Integrated Resource Restoration Overview
The Importance of Integrated Resource Restoration
The Integrated Resource Restoration Program aligns with USDA’s vision for an integrated approach to maintaining or restoring the ecological integrity of terrestrial and aquatic ecosystems and watersheds necessary to manage National Forest System lands so that they are ecologically sustainable. Integrated Resource Restoration takes a holistic approach to addressing the broad spectrum of restoration work by bringing it together under one budget line item. It expedites the application of funding to address integrated landscape work while allowing the agency the flexibility to address emerging ecological issues as needed.
The Forest Service has already begun to implement the Integrated Resource Restoration program partially. The passage of the 2012 Interior Appropriations Act has provided the resources and authorization necessary to implement the Integrated Resource Restoration program in three pilot regions of the Forest Service. This will enable the Forest Service to increase the pace of restoration and management in those regions. Additionally, the Fiscal Year (FY) 2012 budget package more clearly recognizes the importance of leveraging forest products and woody biomass utilization to provide jobs and strengthen the economic infrastructure for needed restoration work over the long term.
The Integrated Resource Restoration represents a significant paradigm shift in the way the Forest Service does business:
- Under Integrated Resource Restoration, agency line officers have the flexibility to prioritize and implement restoration projects with an increased efficiency and effectiveness by allowing multiple activities to be scheduled in a single field season;
- Integrated Resource Restoration facilitates increased accomplishments by placing an emphasis on collaboration with stakeholders which will in turn result in well-designed restoration projects that address multiple objectives, translating into more work and resulting in increased agreement to move projects forward;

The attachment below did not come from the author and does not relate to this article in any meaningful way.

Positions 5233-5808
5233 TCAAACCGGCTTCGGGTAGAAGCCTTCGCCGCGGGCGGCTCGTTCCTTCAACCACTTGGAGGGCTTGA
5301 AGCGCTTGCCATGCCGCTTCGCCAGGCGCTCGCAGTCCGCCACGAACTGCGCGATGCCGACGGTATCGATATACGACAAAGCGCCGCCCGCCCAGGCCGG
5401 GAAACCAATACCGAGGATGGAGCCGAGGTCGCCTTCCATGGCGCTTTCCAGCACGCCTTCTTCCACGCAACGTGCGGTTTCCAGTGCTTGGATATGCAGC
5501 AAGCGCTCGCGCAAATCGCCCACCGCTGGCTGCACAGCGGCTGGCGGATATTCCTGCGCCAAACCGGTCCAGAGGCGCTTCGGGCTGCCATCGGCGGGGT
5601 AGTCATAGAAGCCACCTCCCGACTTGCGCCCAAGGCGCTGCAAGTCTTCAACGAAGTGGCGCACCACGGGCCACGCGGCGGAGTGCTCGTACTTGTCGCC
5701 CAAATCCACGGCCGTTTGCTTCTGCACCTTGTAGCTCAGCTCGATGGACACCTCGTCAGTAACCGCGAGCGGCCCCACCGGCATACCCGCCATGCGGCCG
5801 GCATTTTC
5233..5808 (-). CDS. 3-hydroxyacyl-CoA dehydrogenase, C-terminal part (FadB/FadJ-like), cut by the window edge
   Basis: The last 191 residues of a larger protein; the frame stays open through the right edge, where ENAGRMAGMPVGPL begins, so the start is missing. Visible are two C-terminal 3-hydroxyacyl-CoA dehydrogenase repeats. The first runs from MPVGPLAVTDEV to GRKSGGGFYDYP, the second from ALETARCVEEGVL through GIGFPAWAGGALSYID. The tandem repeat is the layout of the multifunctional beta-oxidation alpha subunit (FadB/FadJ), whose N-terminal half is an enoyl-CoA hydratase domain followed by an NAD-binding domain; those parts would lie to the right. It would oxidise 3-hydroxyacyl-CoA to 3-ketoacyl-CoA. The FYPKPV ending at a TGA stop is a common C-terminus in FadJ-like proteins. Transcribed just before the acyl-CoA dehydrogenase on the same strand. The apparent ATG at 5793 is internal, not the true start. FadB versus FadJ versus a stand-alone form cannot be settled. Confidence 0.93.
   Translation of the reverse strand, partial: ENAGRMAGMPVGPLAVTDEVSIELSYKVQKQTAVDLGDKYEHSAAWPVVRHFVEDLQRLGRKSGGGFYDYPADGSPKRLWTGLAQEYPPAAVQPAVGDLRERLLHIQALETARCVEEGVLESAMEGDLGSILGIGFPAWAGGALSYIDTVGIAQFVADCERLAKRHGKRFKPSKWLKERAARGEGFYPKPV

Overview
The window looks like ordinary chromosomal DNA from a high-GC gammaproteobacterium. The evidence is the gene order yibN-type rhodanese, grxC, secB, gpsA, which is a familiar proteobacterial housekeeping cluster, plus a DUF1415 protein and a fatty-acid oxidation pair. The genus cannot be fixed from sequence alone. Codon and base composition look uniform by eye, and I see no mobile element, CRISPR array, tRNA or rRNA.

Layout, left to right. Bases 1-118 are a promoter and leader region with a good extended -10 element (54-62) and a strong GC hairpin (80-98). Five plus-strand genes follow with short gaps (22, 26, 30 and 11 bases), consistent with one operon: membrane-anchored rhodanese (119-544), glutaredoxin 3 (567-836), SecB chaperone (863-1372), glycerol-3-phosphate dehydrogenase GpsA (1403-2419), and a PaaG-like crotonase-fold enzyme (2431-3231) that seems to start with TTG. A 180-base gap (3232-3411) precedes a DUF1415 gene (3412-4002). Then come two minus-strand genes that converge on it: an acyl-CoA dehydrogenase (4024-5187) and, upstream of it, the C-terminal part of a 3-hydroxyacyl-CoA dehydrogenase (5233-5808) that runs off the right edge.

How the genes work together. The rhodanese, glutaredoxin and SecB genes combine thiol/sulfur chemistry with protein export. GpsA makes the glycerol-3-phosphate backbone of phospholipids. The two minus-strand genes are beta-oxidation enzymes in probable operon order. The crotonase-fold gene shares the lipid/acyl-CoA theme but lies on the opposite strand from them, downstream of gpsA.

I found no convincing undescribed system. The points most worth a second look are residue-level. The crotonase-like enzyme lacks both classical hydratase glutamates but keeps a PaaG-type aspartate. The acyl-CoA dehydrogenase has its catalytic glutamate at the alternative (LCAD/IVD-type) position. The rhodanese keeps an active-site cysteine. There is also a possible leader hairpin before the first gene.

- Integrated Resource Restoration will help achieve measureable on-the-ground improvements at a watershed scale in an era of flat and declining budgets;
- Integrated Resource Restoration will help to better address increasing challenges brought on by climate change, catastrophic fires, invasive pests, severe storm events and increased development pressure by increasing funding flexibility;
- Integrated Resource Restoration aligns the U.S. Forest Service budget structure with a focus on landscape scale restoration; and
- Integrated Resource Restoration will prevent a lack of funds for one type of activity that could result in deferral of needed work into future years.
Under Integrated Resource Restoration the Forest Service will continue to do critical work that is not directly associated with the priority landscape restoration areas. This work includes many key programs:
- Air Monitoring
- Project Rangeland Inventory and grazing permit National Environmental Policy Act (NEPA) compliance
- Native Plant Development
- Water Rights
- Firewood permits
- Special forest products (e.g. moss and mushrooms)
- Project level inventory and monitoring
- Interpretation and education outreach
- Endangered or Sensitive Species conservation actions
- Wild horse and burro management
- Restoration of washed out road segments
Integrated Resource Restoration Fund
Integrated Resource Restoration combines the authority and funding from six programs into one budget line item:
- Proposed in the FY 2011 President’s Budget: Wildlife & Fisheries, Watershed & Vegetation Management and Forest Products.
- Added in FY 2012: Collaborative Forest Landscape Restoration Fund, Legacy Roads and Trails, and the non-Wildland-Urban Interface (WUI) portion of Hazardous Fuels.
Under Integrated Resource Restoration, performance will be measured as:
- Number of watersheds moved to an improved condition class
- Acres treated annually to sustain or restore watershed function and resilience
- Volume of timber sold
- Miles of roads decommissioned
- Miles of stream habitat restored or enhanced
|Budget Line Item||FY 2011 Target||FY 2011 Actual||FY 2012 Target||FY 2012 Actual||FY 2013 Target||FY 2013 Actual|
|Funding (in thousands)||$693,772||$0||$854,242||$146,585\1||$793,124||N/A|
|Number of watersheds moved to an improved condition class||N/A||N/A||5||N/A||10||N/A|
|Acres treated annually to sustain or restore watershed function and resilience||N/A||2,624,000||2,600,000||N/A||2,600,000||N/A|
|Volume of timber sold (mmbf)||2,400||2,533||2,600||N/A||2,800||N/A|
|Miles of roads decommissioned||1,450||1,540||2,028||N/A||2,028||N/A|
|Miles of stream habitat restored or enhanced||2,800||3,878||2,670||N/A||2,750||N/A|
The FY 2012 Consolidated Appropriation’s Act funded the Forest Service to implement an Integrated Resource Restoration (IRR) pilot program in Regions 1, 3, and 4. Overall Integrated Resource Restoration funding limits were set by the FY 2012 Consolidated Appropriation's Act. Funding for each region is based upon capability, past performance, and is adjusted according to national targets. The table below represents the FY 2012 Integrated Resource Restoration allocations by region (dollars in thousands).
|Funding Levels||Region 1||Region 3||Region 4||Total\1|